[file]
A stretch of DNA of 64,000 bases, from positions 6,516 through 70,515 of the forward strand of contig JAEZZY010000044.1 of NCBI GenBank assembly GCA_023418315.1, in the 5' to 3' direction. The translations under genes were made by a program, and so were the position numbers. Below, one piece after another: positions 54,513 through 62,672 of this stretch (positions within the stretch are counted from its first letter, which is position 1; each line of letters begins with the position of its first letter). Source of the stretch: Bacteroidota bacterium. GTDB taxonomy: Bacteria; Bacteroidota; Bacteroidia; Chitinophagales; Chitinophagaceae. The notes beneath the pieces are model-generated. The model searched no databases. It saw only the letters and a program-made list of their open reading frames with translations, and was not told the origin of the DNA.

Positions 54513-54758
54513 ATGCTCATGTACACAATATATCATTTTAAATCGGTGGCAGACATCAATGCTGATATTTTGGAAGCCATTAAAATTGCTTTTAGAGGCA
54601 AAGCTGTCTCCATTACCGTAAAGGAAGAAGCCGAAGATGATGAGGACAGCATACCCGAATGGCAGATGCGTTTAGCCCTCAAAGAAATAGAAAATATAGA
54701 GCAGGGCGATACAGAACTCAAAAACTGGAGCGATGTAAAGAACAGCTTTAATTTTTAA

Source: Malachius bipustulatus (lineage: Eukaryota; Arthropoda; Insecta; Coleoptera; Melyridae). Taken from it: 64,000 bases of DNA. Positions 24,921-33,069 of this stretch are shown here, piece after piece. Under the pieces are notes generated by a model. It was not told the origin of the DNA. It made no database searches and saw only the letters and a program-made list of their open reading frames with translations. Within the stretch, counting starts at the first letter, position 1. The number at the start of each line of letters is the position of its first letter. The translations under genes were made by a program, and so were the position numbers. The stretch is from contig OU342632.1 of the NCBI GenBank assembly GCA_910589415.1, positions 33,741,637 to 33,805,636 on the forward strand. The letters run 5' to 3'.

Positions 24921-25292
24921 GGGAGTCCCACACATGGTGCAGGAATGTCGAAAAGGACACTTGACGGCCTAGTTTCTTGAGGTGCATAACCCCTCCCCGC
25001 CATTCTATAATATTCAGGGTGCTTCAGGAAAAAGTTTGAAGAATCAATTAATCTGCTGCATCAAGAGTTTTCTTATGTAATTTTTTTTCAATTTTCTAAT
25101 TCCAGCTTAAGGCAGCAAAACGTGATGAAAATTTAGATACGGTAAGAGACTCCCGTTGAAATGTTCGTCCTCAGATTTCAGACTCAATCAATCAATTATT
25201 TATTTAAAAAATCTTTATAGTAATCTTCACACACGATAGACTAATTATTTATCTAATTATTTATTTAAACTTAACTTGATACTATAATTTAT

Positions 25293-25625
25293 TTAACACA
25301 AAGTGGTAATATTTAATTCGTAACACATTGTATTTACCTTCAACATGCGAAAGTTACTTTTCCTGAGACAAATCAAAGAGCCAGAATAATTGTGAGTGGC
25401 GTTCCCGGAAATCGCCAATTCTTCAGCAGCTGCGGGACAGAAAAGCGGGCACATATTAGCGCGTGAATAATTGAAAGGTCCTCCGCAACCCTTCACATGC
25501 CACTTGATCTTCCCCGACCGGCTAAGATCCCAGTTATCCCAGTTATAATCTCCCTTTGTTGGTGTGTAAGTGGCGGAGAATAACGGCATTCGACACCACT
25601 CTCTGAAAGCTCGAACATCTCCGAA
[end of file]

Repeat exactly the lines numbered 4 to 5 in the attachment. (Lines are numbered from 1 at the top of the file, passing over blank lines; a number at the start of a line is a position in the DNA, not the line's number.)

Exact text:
54601 AAGCTGTCTCCATTACCGTAAAGGAAGAAGCCGAAGATGATGAGGACAGCATACCCGAATGGCAGATGCGTTTAGCCCTCAAAGAAATAGAAAATATAGA
54701 GCAGGGCGATACAGAACTCAAAAACTGGAGCGATGTAAAGAACAGCTTTAATTTTTAA